Then the unthinkable. PIC’s new leaders and board members, among them Ann Roth, Gaele Barthold and Lenny Landau, actually began collaborating with the Longboat Observer as co-partners on community and candidate forums.
And talk about shockers: When the Longboat Key Club and Resort attempted to obtain approval for its proposed $400 million expansion and renovation, PIC’s board supported the project. And in the 2013 Town Commission elections, PIC endorsed three incumbents, each of whom embraces the belief Longboat Key needs more tourism and business.
The metamorphosis was complete.
Over the past eight years, we watched PIC evolve from being a pitbull against business and development to embracing a balance of business, tourism and residences — a position that virtually everyone on Longboat Key, including this newspaper, embraces. In effect, over time, it lost its initial raison d’etre.
To be sure, the old PIC and the old wars between PIC and its adversaries added spice to the life and conversations on Longboat Key. They made this newspaper more interesting to read.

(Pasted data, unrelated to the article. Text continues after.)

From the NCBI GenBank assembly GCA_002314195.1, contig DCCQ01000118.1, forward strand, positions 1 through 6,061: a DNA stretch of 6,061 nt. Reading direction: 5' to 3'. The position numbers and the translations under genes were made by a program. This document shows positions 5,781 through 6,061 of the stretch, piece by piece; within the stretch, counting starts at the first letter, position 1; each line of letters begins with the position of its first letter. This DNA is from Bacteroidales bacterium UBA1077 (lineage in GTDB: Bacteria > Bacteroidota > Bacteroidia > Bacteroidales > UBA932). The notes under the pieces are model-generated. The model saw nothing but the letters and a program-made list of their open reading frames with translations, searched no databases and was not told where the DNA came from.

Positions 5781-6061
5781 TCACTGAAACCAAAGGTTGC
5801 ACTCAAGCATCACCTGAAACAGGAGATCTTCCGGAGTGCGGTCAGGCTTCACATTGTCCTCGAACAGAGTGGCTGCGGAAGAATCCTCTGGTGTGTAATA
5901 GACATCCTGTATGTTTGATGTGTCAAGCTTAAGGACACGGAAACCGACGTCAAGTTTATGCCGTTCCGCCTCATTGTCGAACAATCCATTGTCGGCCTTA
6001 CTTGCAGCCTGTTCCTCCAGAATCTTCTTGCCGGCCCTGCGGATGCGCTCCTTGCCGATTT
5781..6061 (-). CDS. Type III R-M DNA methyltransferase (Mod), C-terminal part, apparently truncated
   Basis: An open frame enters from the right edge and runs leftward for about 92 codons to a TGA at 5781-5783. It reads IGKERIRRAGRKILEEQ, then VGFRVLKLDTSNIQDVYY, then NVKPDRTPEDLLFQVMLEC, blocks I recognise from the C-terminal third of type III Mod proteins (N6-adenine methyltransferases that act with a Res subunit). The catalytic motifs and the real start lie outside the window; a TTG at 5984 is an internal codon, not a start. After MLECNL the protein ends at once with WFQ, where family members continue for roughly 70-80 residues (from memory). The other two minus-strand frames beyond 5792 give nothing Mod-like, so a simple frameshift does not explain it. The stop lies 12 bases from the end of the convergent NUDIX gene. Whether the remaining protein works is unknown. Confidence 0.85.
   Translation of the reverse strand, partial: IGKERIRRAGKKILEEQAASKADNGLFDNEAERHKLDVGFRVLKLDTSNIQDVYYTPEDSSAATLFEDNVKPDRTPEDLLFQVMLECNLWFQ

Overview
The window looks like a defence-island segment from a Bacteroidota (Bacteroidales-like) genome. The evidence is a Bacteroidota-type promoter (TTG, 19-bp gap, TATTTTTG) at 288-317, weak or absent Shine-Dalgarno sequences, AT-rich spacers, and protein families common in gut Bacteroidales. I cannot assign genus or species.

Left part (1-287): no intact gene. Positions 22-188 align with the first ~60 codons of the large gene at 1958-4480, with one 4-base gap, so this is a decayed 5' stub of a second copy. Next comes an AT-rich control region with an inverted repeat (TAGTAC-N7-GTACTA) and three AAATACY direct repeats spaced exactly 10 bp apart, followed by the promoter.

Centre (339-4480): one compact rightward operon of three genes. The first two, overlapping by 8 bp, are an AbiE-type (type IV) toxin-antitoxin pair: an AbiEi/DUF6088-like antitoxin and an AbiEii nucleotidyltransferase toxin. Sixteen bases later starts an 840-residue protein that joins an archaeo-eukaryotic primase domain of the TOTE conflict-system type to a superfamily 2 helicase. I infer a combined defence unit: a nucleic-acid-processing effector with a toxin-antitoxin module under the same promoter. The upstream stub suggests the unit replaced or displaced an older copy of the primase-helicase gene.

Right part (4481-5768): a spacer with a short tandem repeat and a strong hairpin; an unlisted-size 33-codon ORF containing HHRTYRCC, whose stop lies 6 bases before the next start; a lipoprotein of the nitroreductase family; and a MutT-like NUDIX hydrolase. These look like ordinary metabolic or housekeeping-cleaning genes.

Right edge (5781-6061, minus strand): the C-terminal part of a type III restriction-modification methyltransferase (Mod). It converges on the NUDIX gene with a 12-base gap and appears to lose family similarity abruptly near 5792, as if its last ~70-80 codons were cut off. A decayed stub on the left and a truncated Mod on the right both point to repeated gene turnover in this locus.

But now, in PIC’s absence, there is more harmony. And that’s good for the town.
As we absorb PIC’s history, we can’t help but note its dissolution, to a great extent, reflects an admission that its early members’ philosophy is a failed philosophy.
It provides a great lesson for all communities: To block economic growth and development is to sentence yourself to economic stagnation and deterioration.
While, oddly enough, government regulations affecting political action committees brought PIC to its organizational end, its “anti-” philosophy ultimately brought about its demise. To their credit, PIC’s most recent leaders recognized that if stop growing, your community dies. We welcome PIC leaders to the other side — for seeing what’s best for the Key’s future is a balance of visitors, businesses and residents alike.
+ Why they call it ‘the club’